It would hardly be a proper weekly roundup if this post didn’t discuss the furore surrounding the NOTW (News of the World).
Earlier in the week the board decided to close the title – the brand could no longer survive after advertisers deserted the paper in disgust over the phone hacking allegations.
Ed Miliband at a press conference on Friday (8 July) called upon David Cameron to launch a judge led inquiry into the scandal. He also said that the Press Complaints Commission had revealed itself to be a toothless poodle and that it must be ‘put out of its misery’.
Nonetheless he agrees that the way forward is to continue with self-regulation of the media rather than impose legislation.
I agree with this line especially after the chair of the PCC admitted that she was lied to but felt she could do nothing about it.
Whatever replaces it, it needs to be something which proves it can do the job of regulation properly and effectively. In addition we must be careful not to use the PCC as a scapegoat. You can see some of Ed’s speech on the matter here.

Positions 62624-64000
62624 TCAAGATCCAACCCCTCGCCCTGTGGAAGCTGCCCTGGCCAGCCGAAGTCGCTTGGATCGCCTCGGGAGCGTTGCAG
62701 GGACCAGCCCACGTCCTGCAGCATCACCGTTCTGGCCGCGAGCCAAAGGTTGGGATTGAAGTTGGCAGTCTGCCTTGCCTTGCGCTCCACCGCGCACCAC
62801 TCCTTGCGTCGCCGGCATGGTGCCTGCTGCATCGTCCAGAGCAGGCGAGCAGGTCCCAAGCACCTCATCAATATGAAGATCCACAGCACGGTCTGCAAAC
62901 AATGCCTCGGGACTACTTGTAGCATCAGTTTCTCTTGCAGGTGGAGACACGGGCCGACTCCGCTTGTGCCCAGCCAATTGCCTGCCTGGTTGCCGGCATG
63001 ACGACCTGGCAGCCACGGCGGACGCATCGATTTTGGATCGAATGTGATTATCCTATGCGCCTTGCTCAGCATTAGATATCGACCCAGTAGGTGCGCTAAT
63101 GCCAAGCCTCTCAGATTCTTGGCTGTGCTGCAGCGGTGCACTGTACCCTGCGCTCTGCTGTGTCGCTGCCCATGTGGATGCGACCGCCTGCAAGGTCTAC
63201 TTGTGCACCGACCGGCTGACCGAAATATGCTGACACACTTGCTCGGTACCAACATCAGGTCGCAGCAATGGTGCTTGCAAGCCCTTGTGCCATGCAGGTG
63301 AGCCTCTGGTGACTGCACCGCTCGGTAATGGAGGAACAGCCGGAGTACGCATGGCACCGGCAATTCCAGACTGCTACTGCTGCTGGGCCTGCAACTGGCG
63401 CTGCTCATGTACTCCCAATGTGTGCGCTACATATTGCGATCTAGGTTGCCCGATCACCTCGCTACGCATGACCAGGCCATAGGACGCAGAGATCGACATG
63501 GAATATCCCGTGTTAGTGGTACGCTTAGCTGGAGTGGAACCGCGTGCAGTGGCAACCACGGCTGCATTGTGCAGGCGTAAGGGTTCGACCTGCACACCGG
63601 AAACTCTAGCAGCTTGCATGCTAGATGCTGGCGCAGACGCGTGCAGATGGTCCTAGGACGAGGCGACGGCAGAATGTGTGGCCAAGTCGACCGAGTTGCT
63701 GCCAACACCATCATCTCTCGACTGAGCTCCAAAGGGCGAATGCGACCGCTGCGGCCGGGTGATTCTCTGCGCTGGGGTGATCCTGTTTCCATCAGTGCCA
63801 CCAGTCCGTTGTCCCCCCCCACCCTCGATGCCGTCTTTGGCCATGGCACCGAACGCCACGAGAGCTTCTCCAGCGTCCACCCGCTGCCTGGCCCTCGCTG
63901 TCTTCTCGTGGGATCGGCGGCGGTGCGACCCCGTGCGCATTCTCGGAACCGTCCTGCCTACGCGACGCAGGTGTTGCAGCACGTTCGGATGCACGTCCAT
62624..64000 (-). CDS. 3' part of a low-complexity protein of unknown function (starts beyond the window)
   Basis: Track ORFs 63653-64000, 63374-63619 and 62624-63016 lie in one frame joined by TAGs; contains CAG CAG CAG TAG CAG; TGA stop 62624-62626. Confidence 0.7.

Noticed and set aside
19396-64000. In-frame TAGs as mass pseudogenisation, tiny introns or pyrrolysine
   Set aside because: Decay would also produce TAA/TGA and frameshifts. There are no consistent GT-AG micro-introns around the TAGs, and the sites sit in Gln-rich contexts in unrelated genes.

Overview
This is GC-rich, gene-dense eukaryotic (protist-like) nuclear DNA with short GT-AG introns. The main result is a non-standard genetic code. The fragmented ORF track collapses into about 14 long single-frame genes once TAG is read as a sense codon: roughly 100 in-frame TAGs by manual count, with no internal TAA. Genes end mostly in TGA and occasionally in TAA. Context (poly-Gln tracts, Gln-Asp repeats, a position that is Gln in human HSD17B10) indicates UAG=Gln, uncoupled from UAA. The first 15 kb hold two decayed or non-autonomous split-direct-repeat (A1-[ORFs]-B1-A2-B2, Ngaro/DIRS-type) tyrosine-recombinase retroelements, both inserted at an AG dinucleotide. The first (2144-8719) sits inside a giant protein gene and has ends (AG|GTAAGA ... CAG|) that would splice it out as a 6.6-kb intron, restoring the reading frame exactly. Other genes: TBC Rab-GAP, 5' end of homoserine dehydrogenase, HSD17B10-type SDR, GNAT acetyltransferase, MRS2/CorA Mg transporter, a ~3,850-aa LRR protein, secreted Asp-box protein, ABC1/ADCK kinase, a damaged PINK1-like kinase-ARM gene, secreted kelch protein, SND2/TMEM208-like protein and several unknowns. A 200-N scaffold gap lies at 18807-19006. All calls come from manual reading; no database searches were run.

Earlier in the week I did a piece for Radio 4’s Woman’s Hour about introducing legislation that would see minimum board room quotas set for women.
The interview took place before we voted on a report in the European parliament which sought to begin the discussion on whether or not we should seek to introduce legislation. The vote was passed but I noted that the Tories voted against it.
The problem, as I see it, is that voluntary measures-as favoured by Lord Davies who reported to the UK government on this matter in February this year-do not go far enough. Lord Davies’ report revealed some interesting research on the impact women have when they are part of board room discussions for example, and if nothing else this provides a strong business case.
Put simply they improve the bottom line of a company. You can hear the interview again here.